• Oil prices climbed on Thursday after Saudi Arabia closed a strategic shipping lane.
  • The world’s largest oil producer closed the Bab al-Mandeb Strait after two large oil tankers were attacked by Iranian backed Houthi fighters with one sustaining minimal damage.
  • Brent crude oil futures rose 0.6% to $74.35 per barrel on Thursday at 6 48 GMT and US oil reserves fell to a three and a half year low, Reuters reported.

Oil prices were driven higher for the third consecutive day on Thursday, after Saudi Arabia closed a strategic shipping lane in the Red Sea following an attack on two of its large oil-tankers by Iranian backed Houthi fighters.

Brent crude oil futures rose 0.6% to $74.35 per barrel on Thursday at 6 48 GMT, after a gain of 0.7% on Thursday, and US oil reserves fell to a three and a half year low, Reuters reported.

US West Texas Crude futures were also up 5 cents to $69.35 to the barrel.

"The announcement this morning that the Saudis have closed some shipping lanes in the Gulf because of rebel Houthi attacks also gives the bulls something to launch off," Greg McKenna, chief market strategist at AxiTrader, told Reuters.

On Thursday Saudi Arabia said it was "temporarily halting" all oil shipments through the Bab al-Mandeb shipping lane after the two tankers were attacked, closing off a vital export channel for the world’s largest oil producer.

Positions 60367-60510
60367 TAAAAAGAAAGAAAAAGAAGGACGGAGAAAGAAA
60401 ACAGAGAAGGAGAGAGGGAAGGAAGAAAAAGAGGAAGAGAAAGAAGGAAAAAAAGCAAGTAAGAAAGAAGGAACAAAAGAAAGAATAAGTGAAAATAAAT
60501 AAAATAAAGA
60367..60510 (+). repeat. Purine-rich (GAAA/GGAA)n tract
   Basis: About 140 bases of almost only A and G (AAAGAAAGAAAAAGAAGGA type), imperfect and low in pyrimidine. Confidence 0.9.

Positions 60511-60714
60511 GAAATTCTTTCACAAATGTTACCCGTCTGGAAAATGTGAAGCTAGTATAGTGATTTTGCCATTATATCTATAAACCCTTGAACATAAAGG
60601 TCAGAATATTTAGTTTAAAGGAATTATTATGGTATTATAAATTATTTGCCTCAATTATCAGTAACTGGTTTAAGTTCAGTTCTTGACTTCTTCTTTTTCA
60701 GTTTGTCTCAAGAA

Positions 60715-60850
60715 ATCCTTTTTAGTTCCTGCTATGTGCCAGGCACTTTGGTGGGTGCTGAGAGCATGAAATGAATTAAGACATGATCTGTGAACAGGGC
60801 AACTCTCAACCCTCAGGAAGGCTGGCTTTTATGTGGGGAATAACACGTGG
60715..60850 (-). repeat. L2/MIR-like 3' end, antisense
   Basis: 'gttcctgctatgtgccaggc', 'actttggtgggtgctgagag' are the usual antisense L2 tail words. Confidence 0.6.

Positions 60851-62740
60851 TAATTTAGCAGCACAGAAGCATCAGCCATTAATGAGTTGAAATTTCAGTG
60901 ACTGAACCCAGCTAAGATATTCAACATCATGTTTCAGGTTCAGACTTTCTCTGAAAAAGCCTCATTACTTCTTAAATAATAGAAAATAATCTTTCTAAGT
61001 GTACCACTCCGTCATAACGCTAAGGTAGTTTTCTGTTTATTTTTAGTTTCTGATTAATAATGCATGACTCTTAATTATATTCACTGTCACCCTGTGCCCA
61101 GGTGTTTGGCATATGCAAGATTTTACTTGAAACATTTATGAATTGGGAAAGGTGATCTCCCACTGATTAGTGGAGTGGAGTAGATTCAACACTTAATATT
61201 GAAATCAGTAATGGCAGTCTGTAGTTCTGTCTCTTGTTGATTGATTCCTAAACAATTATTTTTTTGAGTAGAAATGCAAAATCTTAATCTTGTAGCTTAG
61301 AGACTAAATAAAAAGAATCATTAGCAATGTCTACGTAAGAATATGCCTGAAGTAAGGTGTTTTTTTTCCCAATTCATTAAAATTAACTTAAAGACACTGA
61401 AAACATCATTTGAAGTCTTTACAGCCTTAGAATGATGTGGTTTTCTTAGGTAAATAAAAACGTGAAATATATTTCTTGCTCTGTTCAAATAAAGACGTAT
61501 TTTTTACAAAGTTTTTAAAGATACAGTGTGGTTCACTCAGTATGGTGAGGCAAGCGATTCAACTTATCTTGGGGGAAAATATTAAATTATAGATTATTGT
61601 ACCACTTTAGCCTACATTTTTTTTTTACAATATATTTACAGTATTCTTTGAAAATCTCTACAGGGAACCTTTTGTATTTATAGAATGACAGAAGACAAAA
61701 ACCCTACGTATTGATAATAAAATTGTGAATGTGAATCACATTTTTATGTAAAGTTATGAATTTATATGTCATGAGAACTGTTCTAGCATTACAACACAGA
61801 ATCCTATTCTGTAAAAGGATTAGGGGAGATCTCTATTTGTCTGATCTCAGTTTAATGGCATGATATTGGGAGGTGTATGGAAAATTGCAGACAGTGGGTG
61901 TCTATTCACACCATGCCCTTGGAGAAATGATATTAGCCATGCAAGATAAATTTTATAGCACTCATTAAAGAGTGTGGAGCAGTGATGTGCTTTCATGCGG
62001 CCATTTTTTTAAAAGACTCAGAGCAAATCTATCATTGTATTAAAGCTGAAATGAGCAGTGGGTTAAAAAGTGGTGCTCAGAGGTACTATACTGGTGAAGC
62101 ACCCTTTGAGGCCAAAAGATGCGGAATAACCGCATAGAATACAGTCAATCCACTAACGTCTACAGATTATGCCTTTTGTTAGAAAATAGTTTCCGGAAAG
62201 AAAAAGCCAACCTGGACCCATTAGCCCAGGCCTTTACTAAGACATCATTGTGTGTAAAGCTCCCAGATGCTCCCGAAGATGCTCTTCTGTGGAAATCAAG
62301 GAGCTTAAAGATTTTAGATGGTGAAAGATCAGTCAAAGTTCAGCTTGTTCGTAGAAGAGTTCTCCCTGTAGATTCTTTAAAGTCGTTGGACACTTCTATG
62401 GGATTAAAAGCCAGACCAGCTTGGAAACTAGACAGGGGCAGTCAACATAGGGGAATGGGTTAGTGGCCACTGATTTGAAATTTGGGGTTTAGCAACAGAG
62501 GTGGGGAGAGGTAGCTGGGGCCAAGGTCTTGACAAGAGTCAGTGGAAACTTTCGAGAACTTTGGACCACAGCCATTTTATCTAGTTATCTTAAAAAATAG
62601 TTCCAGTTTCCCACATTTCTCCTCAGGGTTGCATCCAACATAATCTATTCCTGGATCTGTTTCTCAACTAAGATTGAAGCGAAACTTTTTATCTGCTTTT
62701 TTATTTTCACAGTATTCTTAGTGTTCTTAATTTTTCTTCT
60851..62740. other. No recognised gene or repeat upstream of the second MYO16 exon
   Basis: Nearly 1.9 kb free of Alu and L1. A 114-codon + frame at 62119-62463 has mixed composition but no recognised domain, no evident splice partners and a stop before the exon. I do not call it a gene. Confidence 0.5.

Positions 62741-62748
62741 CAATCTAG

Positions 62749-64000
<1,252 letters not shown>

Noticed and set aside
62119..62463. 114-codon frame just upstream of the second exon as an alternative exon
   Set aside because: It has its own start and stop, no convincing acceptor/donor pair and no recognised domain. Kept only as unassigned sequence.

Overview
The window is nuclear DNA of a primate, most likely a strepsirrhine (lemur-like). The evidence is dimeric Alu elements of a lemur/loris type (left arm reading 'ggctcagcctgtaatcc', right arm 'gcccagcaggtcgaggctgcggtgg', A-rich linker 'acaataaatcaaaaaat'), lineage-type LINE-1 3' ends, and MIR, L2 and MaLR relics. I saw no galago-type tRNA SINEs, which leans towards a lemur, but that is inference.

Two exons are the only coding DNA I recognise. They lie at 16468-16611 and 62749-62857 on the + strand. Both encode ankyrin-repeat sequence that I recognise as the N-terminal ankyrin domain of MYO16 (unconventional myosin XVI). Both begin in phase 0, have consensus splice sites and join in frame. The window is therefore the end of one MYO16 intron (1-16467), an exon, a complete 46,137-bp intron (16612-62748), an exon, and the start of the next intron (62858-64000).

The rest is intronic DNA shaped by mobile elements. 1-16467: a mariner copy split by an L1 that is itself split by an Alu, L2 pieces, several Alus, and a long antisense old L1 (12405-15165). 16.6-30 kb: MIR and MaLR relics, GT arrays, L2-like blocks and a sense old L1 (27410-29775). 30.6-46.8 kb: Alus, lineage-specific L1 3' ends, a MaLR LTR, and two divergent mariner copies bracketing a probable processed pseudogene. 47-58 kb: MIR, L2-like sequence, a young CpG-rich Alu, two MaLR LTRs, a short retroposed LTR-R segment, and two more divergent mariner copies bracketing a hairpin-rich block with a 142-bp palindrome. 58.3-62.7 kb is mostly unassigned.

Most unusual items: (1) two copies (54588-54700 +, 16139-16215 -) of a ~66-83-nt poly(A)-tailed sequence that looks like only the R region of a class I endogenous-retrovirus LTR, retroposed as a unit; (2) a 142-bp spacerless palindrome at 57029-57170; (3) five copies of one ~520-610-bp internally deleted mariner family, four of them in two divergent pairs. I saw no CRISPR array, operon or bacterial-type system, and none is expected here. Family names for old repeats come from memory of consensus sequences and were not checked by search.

Khalid al-Falih, the Saudi energy minister said in a statement that the two oil tankers, each carrying two million barrels of oil, had been attacked and one sustained minimal damage.

"Saudi Arabia is temporarily halting all oil shipments through Bab al-Mandeb Strait immediately until the situation becomes clearer and the maritime transit through Bab al-Mandeb is safe," said the minister.

Much of the Crude oil that leaves Saudi Arabia to the North West via the Suez Canal and the SUMED pipeline is first shipped through the Bab al-Mandeb Strait, which passes close to Yemen.

According to the US Energy Information Administration, around 4.6 million barrels of crude and refined petroleum exports per day flowed through the Strait in 2016, headed towards Europe, Asia and the United States.

The Bab al-Mandeb Strait between Yemen and Djibouti is just 20km wide, making shipping vulnerable to attack from the Houthi's in war-torn Yemen. The Iranian backed Houthi's have been fighting a Saudi-Arabian led coalition in a bloody civil war in Yemen for around three years, with the Saudi’s exports presenting a strategic target.